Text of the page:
They open up with a swift exchange of punches, before Fisher grabs a leg and takes Stout down to guard. Spencer passes into half-guard, but Stout scrambles and gets to his feet, where he lands a combination and they exchange again into a clinch. Fisher gets a beautiful hip throw, but the momentum brings Stout right back to his feet, where he catches Fisher with a nice left hand. Spencer grabs another clinch, but they break off again and Fisher lands a nice left as they exchange, then follows with a crisp right. Fisher TAGS him with a left into another clinch, and then gets a sweet throw to half-guard, but Stout gets the full guard in quickly. Fisher delivers a nice mini-slam, and then grinds away with some forearms, before standing and passing into side mount. Stout works back to guard nicely, but Fisher lands some elbows from the top, and then stands and delivers an AXE STOMP TO THE BODY!~! Love that move. Spencer drops for a leglock, but Stout uses the attempt to scramble to his feet, and they both land some good shots to close the round.

Round 2 opens up with a fast exchange with both guys throwing a mix of punches and kicks. Both are landing, but they’re also defending well so nothing really damaging connects. Spencer lands a nice right hook, but then he misses a spinning back kick and Stout tags him with a right hand as they exchange goes on. Fisher lands another crisp right, but Stout answers right back before they clinch. They break off quickly though, and Stout nails him with a one-two, and follows up as Fisher looks hurt and covers up, but suddenly Spencer answers back with a right hand. The exchange continues, but now although both are doing well, Stout begins to use better angles and lands some combinations. They clinch up again, and Fisher rolls for a kneebar, but Stout avoids, so Spencer grabs the other leg and tries an Achilles hold. Stout manages to escape, but ends up on his back in guard and Fisher works away to end the round.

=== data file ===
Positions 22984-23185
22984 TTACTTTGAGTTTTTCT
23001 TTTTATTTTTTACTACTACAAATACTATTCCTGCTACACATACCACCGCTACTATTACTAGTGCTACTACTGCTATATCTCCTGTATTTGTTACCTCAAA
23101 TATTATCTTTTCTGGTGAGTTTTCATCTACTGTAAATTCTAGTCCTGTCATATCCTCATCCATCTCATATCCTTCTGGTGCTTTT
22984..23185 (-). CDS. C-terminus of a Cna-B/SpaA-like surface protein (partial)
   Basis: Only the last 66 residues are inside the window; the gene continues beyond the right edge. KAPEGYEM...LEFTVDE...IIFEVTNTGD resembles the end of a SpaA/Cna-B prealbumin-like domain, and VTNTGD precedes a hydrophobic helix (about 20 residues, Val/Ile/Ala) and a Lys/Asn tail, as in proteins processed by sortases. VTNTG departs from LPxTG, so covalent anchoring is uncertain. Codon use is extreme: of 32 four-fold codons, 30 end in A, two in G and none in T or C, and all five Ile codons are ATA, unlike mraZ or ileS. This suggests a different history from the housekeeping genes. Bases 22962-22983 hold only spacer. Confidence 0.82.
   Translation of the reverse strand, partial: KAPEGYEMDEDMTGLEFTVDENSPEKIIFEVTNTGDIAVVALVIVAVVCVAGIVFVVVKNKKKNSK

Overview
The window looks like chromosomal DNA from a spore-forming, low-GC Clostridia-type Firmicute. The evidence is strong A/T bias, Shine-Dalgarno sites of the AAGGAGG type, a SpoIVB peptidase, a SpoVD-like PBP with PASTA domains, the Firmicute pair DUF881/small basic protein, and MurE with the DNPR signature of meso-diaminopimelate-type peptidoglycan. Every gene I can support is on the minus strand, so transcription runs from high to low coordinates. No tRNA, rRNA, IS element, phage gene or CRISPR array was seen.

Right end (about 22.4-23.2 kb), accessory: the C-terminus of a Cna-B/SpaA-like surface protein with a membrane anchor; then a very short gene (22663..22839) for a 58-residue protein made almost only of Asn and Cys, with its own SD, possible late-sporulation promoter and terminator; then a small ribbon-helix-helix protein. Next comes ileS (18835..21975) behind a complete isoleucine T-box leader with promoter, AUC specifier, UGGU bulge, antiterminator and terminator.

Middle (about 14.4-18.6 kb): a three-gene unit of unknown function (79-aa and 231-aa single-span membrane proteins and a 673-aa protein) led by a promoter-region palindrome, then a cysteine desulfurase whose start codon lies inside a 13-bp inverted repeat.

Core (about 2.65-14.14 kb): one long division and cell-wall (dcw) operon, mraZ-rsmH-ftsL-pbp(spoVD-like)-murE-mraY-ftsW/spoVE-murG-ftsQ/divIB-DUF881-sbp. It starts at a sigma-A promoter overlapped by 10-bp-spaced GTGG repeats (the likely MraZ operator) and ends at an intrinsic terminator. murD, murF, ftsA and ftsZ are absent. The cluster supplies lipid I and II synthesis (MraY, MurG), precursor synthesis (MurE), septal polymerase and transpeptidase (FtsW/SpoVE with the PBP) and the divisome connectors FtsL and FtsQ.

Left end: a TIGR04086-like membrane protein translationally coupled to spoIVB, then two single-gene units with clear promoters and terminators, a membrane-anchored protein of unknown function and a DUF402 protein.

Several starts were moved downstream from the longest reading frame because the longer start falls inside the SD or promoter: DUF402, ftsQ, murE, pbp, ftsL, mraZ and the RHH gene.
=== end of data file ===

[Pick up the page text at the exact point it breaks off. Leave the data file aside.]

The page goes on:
Into the third and final round, and Stout comes out firing some nice punch/kick combinations as Fisher is beginning to look tired (probably from the massive weight cut). One of the shots knocks his mouthpiece out, and they call time to replace it, and on the restart Fisher lands a good left, but Stout knocks the mouthpiece out again with a combination of uppercuts. They exchange into the clinch and Fisher drops to his back, but eats some punches from the top before Stout stands. Fisher’s nose is bloody at this point as Stout avoids a takedown and ends up on top in half-guard, but then decides to stand anyway. Fisher follows and Stout lands another combination into the clinch, and would you believe it, it’s our first “CANADA!” chant of the night! Stout blocks another takedown, but then Spencer drops for a leglock, and Stout avoids but ends up in guard. Fisher passes into side mount, and tries to go for the full mount, but Stout scrambles to his feet, and they exchange some hard shots to close the fight out.